In his Flora Britannica (1996), Richard Mabey reports that in the Highlands, garlands of ivy, rowan and honeysuckle were woven as good-luck charms. In the Uists, where trees are scarce, people went to great lengths to collect ivy, even swimming out to an island in a loch. Writing in Plant Lore (1995), Roy Vickery reveals that ivy leaves were once boiled and made into a lotion for treating burns and eczema.
The Victorians loved ivy, and trained it over their summer-houses and bowers, even encouraging it to grow through open windows. On their pilgrimages to ancient buildings, poets and artists admired the sight of ivy-clad walls:
Here, where, of havoc tired and rash undoing,
Man left this Structure to become Time’s prey
A soothing spirit follows in the way
That Nature takes, her counter-work pursuing,
See how her Ivy clasps the sacred Ruin
Fall to prevent or beautify decay…
At Furness Abbey, from The Poems of William Wordsworth, 1858
Above: ivy on an old stone wall at Lunga House, and (below) contorted ivy trunk at Old Castle Lachlan
Does ivy really prevent or beautify decay? There’s no denying that it looks picturesque. Research by English Heritage has concluded that, in some cases, ivy will help to preserve old stonework, and the Royal Horticultural Society says that ivy can keep buildings cooler in summer and less damp in winter (I’m guessing that is mostly relevant for places that are still inhabited!) An added bonus is that ivy, growing on or near a house, is said to protect the occupants from witchcraft.
There is an old but mistaken belief that ivy is a parasitic plant, and will kill the trees that it is growing on. In fact, ivy is self-supporting, obtaining nutrients from its own roots and leaves. The trouble comes when it reaches the top of a tree and bushes out, stealing sunlight from the tree’s own leaves and making it unstable from the extra weight.
Fast he stealeth on, though he wears no wings,
And a staunch old heart has he.
How closely he twineth, how tight he clings,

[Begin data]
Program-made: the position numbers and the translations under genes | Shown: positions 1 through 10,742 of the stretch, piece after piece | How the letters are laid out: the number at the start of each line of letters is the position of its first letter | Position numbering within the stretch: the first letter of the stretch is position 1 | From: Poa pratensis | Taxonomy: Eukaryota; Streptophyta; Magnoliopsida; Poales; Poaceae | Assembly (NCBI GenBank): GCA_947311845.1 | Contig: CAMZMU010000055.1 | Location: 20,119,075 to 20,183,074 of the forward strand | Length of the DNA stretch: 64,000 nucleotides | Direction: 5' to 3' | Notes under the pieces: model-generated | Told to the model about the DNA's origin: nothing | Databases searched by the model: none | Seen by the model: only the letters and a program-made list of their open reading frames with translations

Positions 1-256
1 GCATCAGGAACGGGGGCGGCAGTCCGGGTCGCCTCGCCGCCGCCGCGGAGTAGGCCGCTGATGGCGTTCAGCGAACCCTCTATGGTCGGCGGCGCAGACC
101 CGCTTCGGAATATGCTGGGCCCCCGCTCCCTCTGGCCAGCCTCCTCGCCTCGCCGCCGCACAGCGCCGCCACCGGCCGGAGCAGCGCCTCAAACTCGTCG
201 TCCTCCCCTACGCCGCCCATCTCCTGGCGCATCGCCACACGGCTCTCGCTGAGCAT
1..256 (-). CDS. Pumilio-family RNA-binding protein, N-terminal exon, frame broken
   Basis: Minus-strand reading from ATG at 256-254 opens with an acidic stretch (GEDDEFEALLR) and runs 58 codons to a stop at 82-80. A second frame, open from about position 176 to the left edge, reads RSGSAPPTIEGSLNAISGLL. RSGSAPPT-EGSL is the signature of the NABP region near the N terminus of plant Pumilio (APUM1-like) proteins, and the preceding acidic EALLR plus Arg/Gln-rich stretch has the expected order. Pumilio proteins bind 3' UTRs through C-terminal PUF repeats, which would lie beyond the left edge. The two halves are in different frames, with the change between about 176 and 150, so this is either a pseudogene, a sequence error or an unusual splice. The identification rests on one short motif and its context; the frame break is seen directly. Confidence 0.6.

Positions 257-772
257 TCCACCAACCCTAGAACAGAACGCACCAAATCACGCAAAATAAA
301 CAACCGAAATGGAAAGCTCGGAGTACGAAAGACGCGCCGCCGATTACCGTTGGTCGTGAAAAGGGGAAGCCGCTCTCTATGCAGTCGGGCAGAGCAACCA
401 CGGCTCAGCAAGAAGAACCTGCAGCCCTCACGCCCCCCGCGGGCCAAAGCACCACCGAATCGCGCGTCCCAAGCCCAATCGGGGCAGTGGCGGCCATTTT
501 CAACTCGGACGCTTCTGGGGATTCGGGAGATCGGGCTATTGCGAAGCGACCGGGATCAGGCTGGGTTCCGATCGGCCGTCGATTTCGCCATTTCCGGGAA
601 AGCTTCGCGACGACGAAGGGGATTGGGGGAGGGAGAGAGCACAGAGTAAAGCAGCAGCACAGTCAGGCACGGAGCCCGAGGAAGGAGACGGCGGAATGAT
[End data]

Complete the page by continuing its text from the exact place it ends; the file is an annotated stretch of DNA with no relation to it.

To his friend the huge Oak Tree!
Charles Dickens, The Ivy Green, from Pickwick Papers, 1837
Ivy in a sycamore tree
In her book, The Encyclopedia of Superstitions (1948), Christina Hole describes some curious old practices involving ivy. If a leaf that had been put into a basin of water on New Year’s Eve was still found to be green and fresh on the evening before Twelfth Night, it was a good sign for the coming year; but if black spots had developed, all kinds of troubles could be expected! Young women would place an ivy leaf in their pocket or their bodice, believing that the first man they met would be their future husband, or else leaves were thrown in pairs into the fire, representing potential love-matches. If the leaves jumped together in the flames, the couple would marry; but if they fell apart, so would the relationship.
At the time of writing, there are still the remains of flowers to be seen on an ivy-covered wall just up the road, and they had attracted a cloud of little flies in the sunshine yesterday afternoon. Such luxuriant ivy plants must be a haven for insects, and a valuable lifeline for birds that feed on them – wrens, nuthatches, treecreepers – all of which we see and hear regularly. On grey, drizzly days when we need the lights on indoors, we’ll still go and take a walk up into the woods to watch and listen… and it won’t be long before the first primroses are coming through.
Reading and reference:
- Richard Mabey, Flora Britannica (1996)
- Roy Vickery, Plant Lore (1995)
- Christina Hole, The Encyclopedia of Superstitions (1948)
- Royal Horticultural Society
- The Woodland Trust
- Botanical Society of Britain and Ireland
All images copyright © Colin & Jo Woolf
If you’re interested in nature and folklore, you might like my books, Britain’s Trees and Britain’s Birds. Published by The National Trust, and available from most bookshops – signed copies can be ordered via Colin’s website.